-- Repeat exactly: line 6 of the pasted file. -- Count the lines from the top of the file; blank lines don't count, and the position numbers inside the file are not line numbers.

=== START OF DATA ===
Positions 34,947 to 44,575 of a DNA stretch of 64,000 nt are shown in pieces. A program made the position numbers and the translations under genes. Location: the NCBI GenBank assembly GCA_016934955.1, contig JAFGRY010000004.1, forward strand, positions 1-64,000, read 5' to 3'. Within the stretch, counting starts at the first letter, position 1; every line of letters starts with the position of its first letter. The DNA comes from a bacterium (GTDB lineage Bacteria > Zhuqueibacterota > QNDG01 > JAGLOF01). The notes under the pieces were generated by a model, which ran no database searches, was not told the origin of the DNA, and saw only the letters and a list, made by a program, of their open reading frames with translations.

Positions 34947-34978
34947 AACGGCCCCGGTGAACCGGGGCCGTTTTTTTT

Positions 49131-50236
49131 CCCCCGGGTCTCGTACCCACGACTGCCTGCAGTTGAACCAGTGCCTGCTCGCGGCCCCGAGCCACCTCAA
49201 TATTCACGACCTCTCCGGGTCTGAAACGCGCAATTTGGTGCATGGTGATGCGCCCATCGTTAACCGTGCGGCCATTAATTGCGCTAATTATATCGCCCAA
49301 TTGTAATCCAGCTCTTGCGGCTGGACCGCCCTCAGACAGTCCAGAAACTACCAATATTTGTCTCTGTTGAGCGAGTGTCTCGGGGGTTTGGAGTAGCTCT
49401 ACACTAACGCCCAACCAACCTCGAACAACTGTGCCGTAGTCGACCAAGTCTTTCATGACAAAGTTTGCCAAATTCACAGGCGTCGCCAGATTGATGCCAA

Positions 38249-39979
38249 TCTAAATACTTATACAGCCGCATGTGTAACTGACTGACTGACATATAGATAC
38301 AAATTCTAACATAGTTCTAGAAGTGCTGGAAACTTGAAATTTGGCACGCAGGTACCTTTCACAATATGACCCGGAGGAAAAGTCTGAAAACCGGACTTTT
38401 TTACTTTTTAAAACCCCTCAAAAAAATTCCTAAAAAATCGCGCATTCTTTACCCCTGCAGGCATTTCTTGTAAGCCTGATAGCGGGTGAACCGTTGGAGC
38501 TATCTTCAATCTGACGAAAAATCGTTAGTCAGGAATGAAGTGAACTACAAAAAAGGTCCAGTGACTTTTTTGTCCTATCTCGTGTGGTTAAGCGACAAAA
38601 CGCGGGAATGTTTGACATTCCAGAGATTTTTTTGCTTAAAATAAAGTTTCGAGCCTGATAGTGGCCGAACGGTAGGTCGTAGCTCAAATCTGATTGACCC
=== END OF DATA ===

49201 TATTCACGACCTCTCCGGGTCTGAAACGCGCAATTTGGTGCATGGTGATGCGCCCATCGTTAACCGTGCGGCCATTAATTGCGCTAATTATATCGCCCAA